August 9, 2021•851 words
In previous posts on simulation theory, I had written with full certainty that our simulation was based on non-interventionist principles. That once a simulation was created, the simulator would not dare interfere in its rote operation as not to taint its outcomes, so that the simulator can observe what interesting results become of each unique fork of a simulation. I had also surmised that the purpose a simulator creating simulations is for its own intellectual amusement.
I want to make clear that my musings with simulation theory are not just a pastime, but unfortunately what I actually base my spiritual—or lack of spiritual—beliefs on. So it’s quite important that I ascertain I am working with the most reasonable model possible.
An unshakeable thought, however, has recently struck me.
A few months ago I planted a row of several dozen arborvitaes in my backyard, in an attempt to create a privacy barrier between my neighbors and I. The summer here has thus far been dry and rainless, so it was imperative that I gave each plant at least a couple gallons of water 4-5 times a week. For the first few weeks, I was watering the plants by hand. My garden hose flow rate was about a gallon every 20 seconds, so I’d spend about a minute hovering over each plant with the hose until it got its daily dose. Needless to say this was an excruciatingly boring process that sucked me out of half an hour each day.
I decided automation would be key if these plants were to have any chance of survival. So I set up a simple drip irrigation system. You have a long black flexible poly tube that you run through the plants in a horizontal S pattern. Where the tube meets the root of each plant, you pierce a little hole. You connect the tube to your faucet, turn on the water, and droplets of water begin dripping from the holes onto each plant. Slowly but surely, each plant gets its fill.
Initially I had the tube running on the ground level, zig-zagging through each plant in the aforementioned horizontal S formation. On one plant the tube would meet the roots from the front, and the adjacent plant would meet the tube from the back. I had this system running for about a week before noticing the results were suboptimal: only one half of each plant’s root area would be watered. So on some plants only the front half of the soil would be moist, and on other plants, the back half.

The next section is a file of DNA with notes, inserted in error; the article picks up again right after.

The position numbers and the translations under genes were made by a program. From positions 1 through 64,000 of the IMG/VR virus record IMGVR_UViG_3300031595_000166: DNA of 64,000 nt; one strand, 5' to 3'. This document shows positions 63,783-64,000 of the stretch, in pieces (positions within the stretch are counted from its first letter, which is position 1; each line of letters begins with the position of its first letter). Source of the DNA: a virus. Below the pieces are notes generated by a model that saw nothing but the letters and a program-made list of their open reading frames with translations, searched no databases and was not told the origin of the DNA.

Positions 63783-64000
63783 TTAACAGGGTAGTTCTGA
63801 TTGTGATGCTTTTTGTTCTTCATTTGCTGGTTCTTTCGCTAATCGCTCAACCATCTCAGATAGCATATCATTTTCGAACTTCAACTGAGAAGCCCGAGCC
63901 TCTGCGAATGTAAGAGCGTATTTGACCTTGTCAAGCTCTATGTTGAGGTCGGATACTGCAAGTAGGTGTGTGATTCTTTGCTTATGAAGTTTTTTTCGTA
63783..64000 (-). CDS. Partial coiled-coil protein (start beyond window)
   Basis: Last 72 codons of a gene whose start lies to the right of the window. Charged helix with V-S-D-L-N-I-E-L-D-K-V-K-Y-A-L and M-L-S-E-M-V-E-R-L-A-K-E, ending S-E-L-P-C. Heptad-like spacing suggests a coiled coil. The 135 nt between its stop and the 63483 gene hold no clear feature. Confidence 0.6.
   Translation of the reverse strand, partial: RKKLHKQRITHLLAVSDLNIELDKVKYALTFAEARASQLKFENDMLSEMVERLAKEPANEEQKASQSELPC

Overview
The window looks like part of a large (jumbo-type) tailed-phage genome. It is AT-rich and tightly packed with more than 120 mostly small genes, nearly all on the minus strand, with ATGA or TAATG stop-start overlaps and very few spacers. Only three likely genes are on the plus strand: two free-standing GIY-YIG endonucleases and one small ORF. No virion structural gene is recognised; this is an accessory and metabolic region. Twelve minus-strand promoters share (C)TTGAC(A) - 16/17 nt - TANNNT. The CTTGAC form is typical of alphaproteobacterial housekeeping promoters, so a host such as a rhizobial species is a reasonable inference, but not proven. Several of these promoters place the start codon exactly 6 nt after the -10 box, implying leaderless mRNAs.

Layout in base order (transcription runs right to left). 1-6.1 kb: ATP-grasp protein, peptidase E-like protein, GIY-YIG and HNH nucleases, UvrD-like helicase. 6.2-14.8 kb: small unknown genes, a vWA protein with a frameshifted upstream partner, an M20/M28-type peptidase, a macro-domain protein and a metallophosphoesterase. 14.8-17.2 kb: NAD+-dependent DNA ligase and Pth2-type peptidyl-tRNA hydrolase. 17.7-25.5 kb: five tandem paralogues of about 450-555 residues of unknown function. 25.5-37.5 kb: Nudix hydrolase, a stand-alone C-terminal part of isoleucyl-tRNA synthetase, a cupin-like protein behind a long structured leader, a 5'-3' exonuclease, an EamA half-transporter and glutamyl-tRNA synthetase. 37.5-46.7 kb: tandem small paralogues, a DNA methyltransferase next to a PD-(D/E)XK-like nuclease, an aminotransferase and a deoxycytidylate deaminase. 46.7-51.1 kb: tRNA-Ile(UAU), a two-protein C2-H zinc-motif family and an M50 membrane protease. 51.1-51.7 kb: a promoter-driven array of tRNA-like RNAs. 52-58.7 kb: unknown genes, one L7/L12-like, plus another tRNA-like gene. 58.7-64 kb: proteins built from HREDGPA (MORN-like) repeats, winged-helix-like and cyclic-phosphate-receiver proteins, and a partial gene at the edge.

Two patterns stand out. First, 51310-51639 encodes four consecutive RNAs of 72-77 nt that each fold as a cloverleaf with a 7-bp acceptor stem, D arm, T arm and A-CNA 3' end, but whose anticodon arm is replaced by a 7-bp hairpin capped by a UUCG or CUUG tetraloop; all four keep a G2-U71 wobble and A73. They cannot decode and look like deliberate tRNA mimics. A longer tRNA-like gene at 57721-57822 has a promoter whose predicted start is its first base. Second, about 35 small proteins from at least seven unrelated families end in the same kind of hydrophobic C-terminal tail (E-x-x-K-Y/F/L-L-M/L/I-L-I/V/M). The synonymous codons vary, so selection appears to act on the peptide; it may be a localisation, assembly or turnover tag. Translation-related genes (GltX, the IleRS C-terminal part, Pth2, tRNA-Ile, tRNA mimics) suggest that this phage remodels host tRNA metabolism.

I decided to refactor the setup so that instead of zig-zagging on the ground, the poly tube would instead zig-zag through the center of each plant, elevated about 1 foot off the ground. The redesign process was extremely painstaking, but it was the right thing to do. The end result was that each hole in the tube met the plant directly at its center. When the water flowed, drips would begin splatting and hitting the branches and landing in random locations, but overall the distribution pattern meant that I now saw a perfect ring of moistness around the roots of each plant: both halves, front and back, got an equal amount of water. Problem solved.
You see, I had engineered a solution, and when it wasn’t working as expected, I fixed it. I changed things up. I knew what the desired outcome was and found a solution that was more directed towards that outcome.
So why was it with such certainty that I had ascertained in my previous posts that the simulator-thing was non-interventionist, when it could be equally likely that the thing is an engineer? In fact if the universe is fractal and likes to repeat itself at every scale, we are more likely similar to the thing than dissimilar. What does an engineer do when a design isn’t working as expected? The engineer fixes. The engineer engineers.
Does our simulator-overlord fork the universe repository every time it wants to make a change, or does it interject fixes on the master branch? I had previously been cocksure that the thing dare not intervene in a simulation past its initial creation, akin to the watchmaker theory. But if the thing were an engineer, I daresay it probably can’t help itself.
What I like about an interventionist simulation model is that it allows for spirituality, whereas previously I had been at the mercy of a cold and barren scientific interpretation of the universe that made me feel small, helpless, and at the mercy of random unfoldings which you’d be a fool to assign any sentimental value to. While more acceptable in a scholarly scientific setting, I am a human and live my life 99% outside the realm of scientific academia. Science has been absolutely useless to me, if not a harbinger of despair and isolation and a vacuum of meaninglessness.
So fuck it, the simulator intervenes. It grants my wishes when I ask for them. The events that transpire in my life have meaning. My life has purpose.
It seems I’ve arrived at…God…with extra steps.